Tense exchanges percolated throughout Capitol Hill Thursday as Defense Secretary Donald Rumsfeld (search) fended off calls for his resignation, rejected calls for a timetable for withdrawal from Iraq and urged patience in the face of continued terror attacks there.

Testifying before the Senate Armed Services Committee, Rumsfeld and the top military brass in Iraq and at the Pentagon outlined the challenges for that country and emphasized the positive steps being made there:

"Timing in war is never predictable. There are never guarantees," Rumsfeld said. "Those who say we are losing this war are wrong. We are not."

Some of the toughest criticism so far has come from Sen. Ted Kennedy (search), D-Mass., who laid out a stinging assessment of Rumsfeld's job performance, listing what have become the greatest hits for critics of the secretary.

Kennedy accused the secretary of wrongly sending soldiers to war without armor, said Rumsfeld exaggerated the successes in Iraq and charged he mismanaged the war and created an impossible situation.

"I'm talking about misjudgments, gross errors and mistakes. Those are on your watch. Isn't it time for you to resign?" Kennedy asked. "Our troops deserve better, the American people deserve better. They deserve competency and they deserve facts. In baseball, it's three strikes and you're out. What is it for the secretary of defense?"

Rumsfeld replied: "I've offered my resignation to the president twice and he's decided that he would prefer that he not accept it. That is his call."

Kennedy also got the attention of the panel when he called the situation in Iraq a "seemingly intractable quagmire ... with no end in sight."

"Well, that is quite a statement," Rumsfeld responded. "First, let me say there isn't a person at this table who agrees that we're in a quagmire and there isn't an end in sight."

"The presentations today have been very clear. They've been forthright. The suggestion by you that people like me or others are painting a rosy picture is false," Rumsfeld added, repeating an oft-made complaint that his words are often taken out of context and used against him.

Gen. George Casey, the top commander in Iraq, called Kennedy's description of the situation as a quagmire a "misrepresentation of the facts" and suggested it was an insult to the Iraqi people.

"You have an insurgency with no base of support, and Iraqi security forces are fighting and dying for their country every day. That is not a quagmire," Casey said.

Despite Casey's defense, Gen. John Abizaid (search) acknowledged that the Iraqi insurgency was undiminished over the past six months.

"I believe there are more foreign fighters coming into Iraq than there were six months ago," he said, adding that the overall strength of the insurgency is "about the same" as it was six months ago.

"We see good progress in both Iraq and Afghanistan ... But we are realistic. And we know that great change is often accompanied with violence," Abizaid said.

Several Democratic senators suggested that Iraq's security forces are also not up to the task of defending themselves, another contention disputed by Rumsfeld.

"To be sure they're not like U.S. forces, (are) never going to be ... there isn't an army, navy in the world that is comparable to the U.S. military but that does not mean they're not capable," he said.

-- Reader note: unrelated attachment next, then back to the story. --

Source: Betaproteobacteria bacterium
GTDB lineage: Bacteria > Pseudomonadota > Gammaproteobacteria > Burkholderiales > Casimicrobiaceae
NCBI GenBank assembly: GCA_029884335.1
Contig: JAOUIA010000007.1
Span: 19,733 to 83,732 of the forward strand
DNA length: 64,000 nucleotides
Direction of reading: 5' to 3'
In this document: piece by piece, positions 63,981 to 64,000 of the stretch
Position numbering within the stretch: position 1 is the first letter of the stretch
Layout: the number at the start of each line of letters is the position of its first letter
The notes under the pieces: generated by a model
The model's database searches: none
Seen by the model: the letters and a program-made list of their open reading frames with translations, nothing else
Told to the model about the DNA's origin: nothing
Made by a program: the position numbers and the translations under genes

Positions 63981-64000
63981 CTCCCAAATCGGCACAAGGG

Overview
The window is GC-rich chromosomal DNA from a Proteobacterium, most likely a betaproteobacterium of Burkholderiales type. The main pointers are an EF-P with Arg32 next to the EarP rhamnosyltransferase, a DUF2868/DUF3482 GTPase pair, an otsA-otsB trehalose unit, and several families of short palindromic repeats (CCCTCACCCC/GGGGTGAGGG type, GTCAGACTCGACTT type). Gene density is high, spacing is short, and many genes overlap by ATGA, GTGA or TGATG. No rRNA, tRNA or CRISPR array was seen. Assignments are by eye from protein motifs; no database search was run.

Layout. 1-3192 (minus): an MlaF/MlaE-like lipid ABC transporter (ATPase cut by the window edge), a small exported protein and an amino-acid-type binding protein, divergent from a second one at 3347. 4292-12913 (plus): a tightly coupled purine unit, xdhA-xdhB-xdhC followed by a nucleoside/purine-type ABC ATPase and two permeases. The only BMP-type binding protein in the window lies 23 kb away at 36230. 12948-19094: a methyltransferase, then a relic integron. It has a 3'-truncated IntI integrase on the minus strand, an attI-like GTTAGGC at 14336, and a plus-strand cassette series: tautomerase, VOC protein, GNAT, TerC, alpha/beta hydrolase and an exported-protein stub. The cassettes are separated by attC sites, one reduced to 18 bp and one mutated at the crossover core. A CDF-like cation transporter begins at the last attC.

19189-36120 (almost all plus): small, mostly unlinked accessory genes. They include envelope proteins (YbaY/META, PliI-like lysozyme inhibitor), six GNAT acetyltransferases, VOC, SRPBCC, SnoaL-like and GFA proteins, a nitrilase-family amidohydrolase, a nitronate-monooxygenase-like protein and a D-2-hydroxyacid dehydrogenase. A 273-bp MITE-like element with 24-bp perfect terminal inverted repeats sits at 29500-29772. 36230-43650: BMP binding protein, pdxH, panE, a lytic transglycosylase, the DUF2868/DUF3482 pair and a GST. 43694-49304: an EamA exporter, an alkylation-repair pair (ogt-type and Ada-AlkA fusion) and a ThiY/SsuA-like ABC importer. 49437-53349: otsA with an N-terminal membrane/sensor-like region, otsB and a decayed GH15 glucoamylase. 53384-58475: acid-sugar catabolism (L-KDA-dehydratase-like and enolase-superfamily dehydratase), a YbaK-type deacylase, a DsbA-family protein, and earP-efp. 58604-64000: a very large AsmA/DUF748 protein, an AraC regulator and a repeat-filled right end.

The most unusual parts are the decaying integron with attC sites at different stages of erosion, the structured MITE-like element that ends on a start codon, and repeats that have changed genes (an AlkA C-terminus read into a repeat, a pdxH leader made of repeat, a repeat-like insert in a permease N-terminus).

"Success will not be easy and it will require patience. ... But consider what has been accomplished in 12 months," Rumsfeld added, citing elections in January, economic improvements and an increasingly improving security force.

Some panel Democrats suggested that if the Iraqis do not design a constitution on time, the United States will have to review its options, including whether it should set up a timetable for withdrawal.

"Failure to adopt a constitution ... shows a lack of will," said Sen. Carl Levin of Michigan, the committee's senior Democrat.

"We must demonstrate to the Iraqis that our willingness to bear the burden...has limits," Levin said. However, like President Bush and others in his administration, Levin said he did not support a U.S.-set timetable for a U.S. exit strategy at this time.

"That policy would be counterproductive," he said.

"Leaving before the task is complete would be catastrophic," Gen. Richard Myers (search), chairman of the Joint Chiefs of Staff, told the panel.

Committee Chairman John Warner, R-Va., praised President Bush for "steady and unflinching resolve."

"Our great nation has an enormous capacity for sacrifice and hardship when we understand the cause is just," he said.

But with more than 1,700 dead U.S. soldiers and sailors in Iraq since the start of war in March 2003, even some Republicans expressed impatience with the challenge.

"Public support in my state is turning," said Sen. Lindsey Graham, R-S.C. "People are beginning to question. And I don't think it's a blip on the radar screen. We have a chronic problem on our hands."

With public opinion polls showing a drop in support for the war effort, patience appears to be one of the chief challenges for the administration, said Rick Davis, a former campaign manager for Sen. John McCain, R-Ariz.

"Left to their own devices, the public will" be impatient, he told FOX News. "I think [terrorists] are encouraged by public opinion that says [Americans] don't see the war as popular, but I also think they see what's going on on the ground, which is no let up in this protracted war. We're in to win and we're going to do what we have to" to make it so.

FOX News' Greg Kelly and The Associated Press contributed to this report.